Title: Bludgeonings of Chance
Pairings/Characters: Max, Crassus, Tavi and Ehren
Rating: T because this is narrated by Max and he has a bit of a potty mouth.
Notes: Can you tell I love Max and his family and how utterly dysfunctional they all are? And that I love how bromantic Tavi, Ehren and Max are? This is Max in the aftermath of Captain's Fury at Mastings.

Swimming to consciousness is a depressingly familiar sensation. Max finds himself flat on his back on a pallet in what is presumably the infirmary in a presumably friendly legion. He tries to be cheerful about that, at least, as he takes stock of himself: he is stiff and there is a dull ache rumbling through his body. He ought to move but a voice warns him not to, for that way lies only pain and he's not comfortable now but…but, he's conscious and the pain is manageable, so that's something.

His first thought is, Oh, crows take the bitch, can't she do this right? Quite frankly, he's getting quite sick of waking half-dead in infirmaries and healing tubs, so if she's going to kill him, she really ought to get serious about it. Then he remembers that High Lady Antillus is currently a confirmed traitor to the realm and currently missing and therefore presumably currently terrifying someone else. This predicament seems to be entirely his fault. The thought isn't very comforting because he's still waking up half-dead and it's a damned uncomfortable way to be.

There is a warm weight against his side, and Max squints at it. It seems to be a person—why, it's Crassus, asleep with his head on his arms, and his arms on the cot. There's another lump in the tent; it looks a lot like a sack of potatoes, but more like Ehren. Well. Max blearily tries to make sense out of that, but gives up, and grunts instead.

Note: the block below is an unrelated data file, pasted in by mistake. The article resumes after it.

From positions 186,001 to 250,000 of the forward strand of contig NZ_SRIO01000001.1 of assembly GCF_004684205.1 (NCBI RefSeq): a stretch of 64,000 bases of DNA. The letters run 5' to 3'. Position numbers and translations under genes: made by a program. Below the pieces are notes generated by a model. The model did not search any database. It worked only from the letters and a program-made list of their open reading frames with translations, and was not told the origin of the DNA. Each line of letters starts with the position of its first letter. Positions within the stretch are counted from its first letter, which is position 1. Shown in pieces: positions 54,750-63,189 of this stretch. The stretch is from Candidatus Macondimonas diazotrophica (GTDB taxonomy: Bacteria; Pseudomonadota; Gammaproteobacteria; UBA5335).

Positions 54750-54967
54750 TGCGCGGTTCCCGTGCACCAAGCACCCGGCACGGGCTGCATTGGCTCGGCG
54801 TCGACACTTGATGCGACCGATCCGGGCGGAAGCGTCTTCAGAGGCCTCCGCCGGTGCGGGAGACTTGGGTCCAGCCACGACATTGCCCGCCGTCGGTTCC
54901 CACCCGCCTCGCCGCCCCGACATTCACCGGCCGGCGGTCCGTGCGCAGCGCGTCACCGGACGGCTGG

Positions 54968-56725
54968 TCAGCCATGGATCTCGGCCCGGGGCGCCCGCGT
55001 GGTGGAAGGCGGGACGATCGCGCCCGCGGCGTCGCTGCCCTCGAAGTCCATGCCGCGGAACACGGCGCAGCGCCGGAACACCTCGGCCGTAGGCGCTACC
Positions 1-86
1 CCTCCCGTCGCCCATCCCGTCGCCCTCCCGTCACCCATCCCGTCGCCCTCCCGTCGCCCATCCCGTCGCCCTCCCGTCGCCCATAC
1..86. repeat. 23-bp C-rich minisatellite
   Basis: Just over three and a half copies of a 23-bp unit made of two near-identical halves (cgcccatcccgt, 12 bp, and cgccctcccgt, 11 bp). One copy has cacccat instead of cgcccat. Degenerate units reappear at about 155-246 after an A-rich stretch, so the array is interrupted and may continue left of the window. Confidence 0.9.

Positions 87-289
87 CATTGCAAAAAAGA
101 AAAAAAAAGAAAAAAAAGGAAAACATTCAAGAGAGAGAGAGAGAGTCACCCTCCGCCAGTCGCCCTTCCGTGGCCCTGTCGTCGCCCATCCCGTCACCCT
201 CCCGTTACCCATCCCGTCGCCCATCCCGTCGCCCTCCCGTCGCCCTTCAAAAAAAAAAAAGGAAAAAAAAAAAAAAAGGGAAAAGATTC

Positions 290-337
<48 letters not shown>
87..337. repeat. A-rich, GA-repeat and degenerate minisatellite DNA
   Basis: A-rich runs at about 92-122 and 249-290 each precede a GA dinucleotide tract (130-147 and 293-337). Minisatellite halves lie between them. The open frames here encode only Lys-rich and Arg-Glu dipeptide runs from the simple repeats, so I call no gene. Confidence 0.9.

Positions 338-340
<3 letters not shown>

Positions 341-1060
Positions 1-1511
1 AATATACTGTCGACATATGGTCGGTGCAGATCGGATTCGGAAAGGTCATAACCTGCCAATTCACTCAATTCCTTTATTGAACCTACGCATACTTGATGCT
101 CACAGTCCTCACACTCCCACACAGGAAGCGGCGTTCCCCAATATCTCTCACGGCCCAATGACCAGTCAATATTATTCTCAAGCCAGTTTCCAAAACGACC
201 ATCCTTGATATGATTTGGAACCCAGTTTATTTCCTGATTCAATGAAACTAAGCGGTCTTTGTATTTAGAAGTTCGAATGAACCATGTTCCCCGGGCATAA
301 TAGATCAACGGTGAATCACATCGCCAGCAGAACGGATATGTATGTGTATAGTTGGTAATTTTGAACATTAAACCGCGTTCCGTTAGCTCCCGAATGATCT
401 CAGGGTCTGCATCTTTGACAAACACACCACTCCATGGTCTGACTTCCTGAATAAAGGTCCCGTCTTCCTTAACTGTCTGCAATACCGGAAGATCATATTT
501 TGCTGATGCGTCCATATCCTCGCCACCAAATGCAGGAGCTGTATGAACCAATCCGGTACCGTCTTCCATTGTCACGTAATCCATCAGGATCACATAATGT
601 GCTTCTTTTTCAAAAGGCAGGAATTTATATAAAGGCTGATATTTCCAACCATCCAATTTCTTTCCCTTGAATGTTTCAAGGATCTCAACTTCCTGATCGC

Instantly, Crassus jerks awake. He looks wildly around the room before his startled gaze rests on Max. Crassus looks like he hasn't slept or eaten in days. On any other day, Max perhaps would have slung an arm around his little brother, dragged him to the food tent, and forced a meal into him. Not today, though, because Max doubts he looks much better.

"You look like the crows have been at you," Max croaks and attempts a smile.

That, apparently, galvanizes Crassus to action. "Don't—don't try to talk yet. Here, wait, let me get you a bucket—" He starts scrambling about and accidentally kicks Ehren in the side.

Ehren reacts like the Academy taught him to—he pulls out a knife and nearly sticks it in Crassus' thigh before opening his eyes. Crassus yelps and scrambles out of disemboweling range.

"Crows," Ehren squeaks, jumping up. "Don't wake me like that!"

Crassus stares at Ehren for a moment, shakes his head, and says, "I'm going to get Foss," and backs out of the tent.

Max would usually have found this hysterically funny, but he is aching where he didn't even know he could ache. He's never felt quite so weak and ineffectual, and that, he thinks, smiling faintly, is really saying something: he has, after all, managed to survive a fall from the walls around the citadel and a tumble down the highest staircase at home, an arrow in his back from alleged friendly fire at Placida, poisoning in Ceres, getting run through in the Capital, and then getting his neck hacked in half during training. Crows, he thinks, bemused. How the hell am I still alive?

"The hell are you doing here?" he croaks at Ehren. "Where's Cal—where's Scipio?"

"Tavi's at command," Ehren says.

Max raises an eyebrow. "We're allowed to call him Tavi now?"

Ehren smiles slightly and shrugs. "It doesn't matter now." He frowns at the exit flap. "I'll go get him, I think. He should be the one to tell you."